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The telecom sector in Iraq has witnessed enormous growth over the past few years, but with security still a problem and operators voicing concerns about an uncertain regulatory regime, maintaining growth could be a challenge.

Tags: AsiaCell TelecommununicationsIraqKorek TelecomMotorola IncorporationZain - Iraq
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By  George Bevir Published  November 10, 2009 Communications Middle East & Africa Logo

A word that is often associated with the telecom sector in Iraq is "potential", and although it is true that there is still room for plenty of further growth, such a description perhaps overlooks the considerable gains that have already been made. The Middle East's telecom majors that lack a presence in the country are keen to expand into Iraq, and for those that already have a presence it is an important market and considerable source of revenue.

The market leader in the mobile sector in Iraq is Zain, with just over 10.1 million customers, according to the operator's last set of results. That figure is up from 7.9 million during the first half of last year, an increase of 28%. Iraq is an important market for the Kuwait-based telco as it provides 16% of Zain's total revenue.

Rival Asiacell is 30% owned by Qatar-based Qtel and it plays a similar role in the fortunes of the Qatar-based group; during the first half of the year Asiacell provided 15.8% of Qtel's total revenue, behind only Qtel's domestic operation in Qatar and recent-acquisition Indosat.

Like Asiacell, Korek began life in the north of the country. As the third largest operator by subscriber numbers, Korek says it is "committed to providing the best mobile telephony products and services to Iraqi Kurdistan and to the whole Iraq". It describes its coverage north of Kirkuk and to the east of Mosul as "high", and the service 100 miles south east of Kirkuk as "variable". This is set to improve, the operator says, with plans to invest US$100 million to expand its mobile network across the country with the aim of increasing subscribers to four million over the next few years. Last year, it was announced that Asiacell would invest $1 billion in a network expansion drive, and Mai Barakat, analyst, Informa Telecoms and Media, says that Korek and Asiacell's "aggressive network expansion strategies" have helped them to win more customers over the past few months.

Security problems

The massive explosions that rocked Baghdad's Ministry of Justice building last month - said to have been one of the largest bombings since 2007 - were a grim reminder of the scale of the security problems facing the country. Rolling out a network in a country that has to contend with security threats on a daily bases is not easy, as Asiacell in particular has experienced with the operator's premises and cell towers being repeatedly targeted by bomb attacks. The operator has also been the most vocal critic of the jamming devices used by security forces to disrupt the use of improvised explosive devices.

Although security continues to be a concern, Motorola's country manager for Iraq, Hourani Motaz, says that compared to last year, jamming devices are not as much of a problem for the country's mobile operators, a point that Ericsson's head of North Middle East, Tarek Saadi, agrees with.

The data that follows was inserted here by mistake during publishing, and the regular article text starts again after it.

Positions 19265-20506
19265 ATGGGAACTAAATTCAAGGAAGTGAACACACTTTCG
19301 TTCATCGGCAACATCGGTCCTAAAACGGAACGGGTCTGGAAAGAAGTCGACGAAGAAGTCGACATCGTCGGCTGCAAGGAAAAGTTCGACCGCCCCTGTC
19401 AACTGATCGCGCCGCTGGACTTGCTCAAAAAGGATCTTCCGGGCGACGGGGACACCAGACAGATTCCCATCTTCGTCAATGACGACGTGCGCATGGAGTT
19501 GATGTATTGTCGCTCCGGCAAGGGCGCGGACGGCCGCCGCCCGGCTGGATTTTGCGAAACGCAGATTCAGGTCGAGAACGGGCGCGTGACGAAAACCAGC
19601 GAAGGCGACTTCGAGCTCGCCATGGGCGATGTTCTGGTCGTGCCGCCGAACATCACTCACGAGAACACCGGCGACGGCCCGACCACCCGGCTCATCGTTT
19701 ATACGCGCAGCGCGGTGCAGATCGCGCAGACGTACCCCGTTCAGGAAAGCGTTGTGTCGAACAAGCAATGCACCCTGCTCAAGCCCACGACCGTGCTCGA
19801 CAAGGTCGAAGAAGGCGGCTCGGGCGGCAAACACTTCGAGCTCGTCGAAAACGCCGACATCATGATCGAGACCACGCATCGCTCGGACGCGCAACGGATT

It was claimed that the authorities in Iraq failed to take the jamming devices into account when fines totaling US$20 million were dished out in May this year to Zain, Asiacell and Korek in relation to issues surrounding the quality of their networks. The operators questioned the way the fines had been calculated and communicated. A week after news of the fines had filtered through to the operators, Ali Al Dahwi, CEO of Zain Iraq - which received the largest fine of the three operators - told CommsMEA that the charges were evidence of the government's "strongly anti-investment" stance, and he cautioned foreign investors to be wary of entering the country "until somebody gets their act together".

While Ericsson's Saadi points to the licencing of three national operators and a mobile penetration rate of 66% as proof that the regulator in Iraq is "quite progressive compared to other under-developed countries around the world" others involved in the telecom sector in Iraq take a harder line.

The language used in Zain's last set of results was more restrained than the CEO's comments in Jordan. "The Iraqi mobile market continues to endure the absence of clear telecom regulations and an effective regulatory authority. Regulatory decisions are carried out by the Iraqi government and tend to be driven by politics," Al Dahwi says.

Iraq's telecoms regulator, known as the CMC (Communications and Media Commission), was without a director for most of the months since April 2008, when the previous head, Dr Siyamend Othman, completed his term in office. The CEO of regional operator Kalimat, Wilson Varghese, says although the Ministry of Communications is getting stronger, it is the regulator that should be given more powers. He says that the government-owned and operated Iraq Telecommunications and Post Company (ITPC), with its own CDMA network and fixed line is a competitor, but "they are the ones telling us what to do, so that is a conflict of interest".

"We have been raising our voices against this and telling the head of the regulator this will not work because ITPC cannot be telling us what to do," Varghese adds.

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